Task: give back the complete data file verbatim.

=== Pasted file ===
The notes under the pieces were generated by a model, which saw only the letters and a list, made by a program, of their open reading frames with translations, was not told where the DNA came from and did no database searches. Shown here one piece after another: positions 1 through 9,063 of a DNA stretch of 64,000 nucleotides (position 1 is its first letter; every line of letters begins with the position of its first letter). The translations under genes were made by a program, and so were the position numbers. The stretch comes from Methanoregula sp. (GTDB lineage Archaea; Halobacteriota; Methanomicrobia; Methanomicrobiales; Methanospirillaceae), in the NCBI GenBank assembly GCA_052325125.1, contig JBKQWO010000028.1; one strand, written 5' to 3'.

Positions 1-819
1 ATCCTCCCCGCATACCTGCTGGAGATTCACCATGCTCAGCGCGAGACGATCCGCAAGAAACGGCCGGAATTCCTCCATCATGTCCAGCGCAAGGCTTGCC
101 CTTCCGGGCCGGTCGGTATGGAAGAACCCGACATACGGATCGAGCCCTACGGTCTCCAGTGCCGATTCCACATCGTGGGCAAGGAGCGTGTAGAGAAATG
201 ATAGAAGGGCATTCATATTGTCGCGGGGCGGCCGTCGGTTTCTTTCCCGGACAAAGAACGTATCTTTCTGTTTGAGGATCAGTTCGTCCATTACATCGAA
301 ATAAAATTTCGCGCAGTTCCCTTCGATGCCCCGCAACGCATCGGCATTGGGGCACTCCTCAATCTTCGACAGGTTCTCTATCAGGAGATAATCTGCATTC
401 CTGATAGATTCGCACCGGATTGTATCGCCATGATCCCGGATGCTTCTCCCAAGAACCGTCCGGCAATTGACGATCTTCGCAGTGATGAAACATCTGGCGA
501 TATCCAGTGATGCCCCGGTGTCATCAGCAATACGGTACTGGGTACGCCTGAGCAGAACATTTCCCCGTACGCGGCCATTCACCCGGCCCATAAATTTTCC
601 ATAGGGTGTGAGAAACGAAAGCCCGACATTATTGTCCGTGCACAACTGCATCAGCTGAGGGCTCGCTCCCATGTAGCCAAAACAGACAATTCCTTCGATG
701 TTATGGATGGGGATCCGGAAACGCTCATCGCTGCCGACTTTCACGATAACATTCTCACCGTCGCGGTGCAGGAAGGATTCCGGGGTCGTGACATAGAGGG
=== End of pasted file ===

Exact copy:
The notes under the pieces were generated by a model, which saw only the letters and a list, made by a program, of their open reading frames with translations, was not told where the DNA came from and did no database searches. Shown here one piece after another: positions 1 through 9,063 of a DNA stretch of 64,000 nucleotides (position 1 is its first letter; every line of letters begins with the position of its first letter). The translations under genes were made by a program, and so were the position numbers. The stretch comes from Methanoregula sp. (GTDB lineage Archaea; Halobacteriota; Methanomicrobia; Methanomicrobiales; Methanospirillaceae), in the NCBI GenBank assembly GCA_052325125.1, contig JBKQWO010000028.1; one strand, written 5' to 3'.

Positions 1-819
1 ATCCTCCCCGCATACCTGCTGGAGATTCACCATGCTCAGCGCGAGACGATCCGCAAGAAACGGCCGGAATTCCTCCATCATGTCCAGCGCAAGGCTTGCC
101 CTTCCGGGCCGGTCGGTATGGAAGAACCCGACATACGGATCGAGCCCTACGGTCTCCAGTGCCGATTCCACATCGTGGGCAAGGAGCGTGTAGAGAAATG
201 ATAGAAGGGCATTCATATTGTCGCGGGGCGGCCGTCGGTTTCTTTCCCGGACAAAGAACGTATCTTTCTGTTTGAGGATCAGTTCGTCCATTACATCGAA
301 ATAAAATTTCGCGCAGTTCCCTTCGATGCCCCGCAACGCATCGGCATTGGGGCACTCCTCAATCTTCGACAGGTTCTCTATCAGGAGATAATCTGCATTC
401 CTGATAGATTCGCACCGGATTGTATCGCCATGATCCCGGATGCTTCTCCCAAGAACCGTCCGGCAATTGACGATCTTCGCAGTGATGAAACATCTGGCGA
501 TATCCAGTGATGCCCCGGTGTCATCAGCAATACGGTACTGGGTACGCCTGAGCAGAACATTTCCCCGTACGCGGCCATTCACCCGGCCCATAAATTTTCC
601 ATAGGGTGTGAGAAACGAAAGCCCGACATTATTGTCCGTGCACAACTGCATCAGCTGAGGGCTCGCTCCCATGTAGCCAAAACAGACAATTCCTTCGATG
701 TTATGGATGGGGATCCGGAAACGCTCATCGCTGCCGACTTTCACGATAACATTCTCACCGTCGCGGTGCAGGAAGGATTCCGGGGTCGTGACATAGAGGG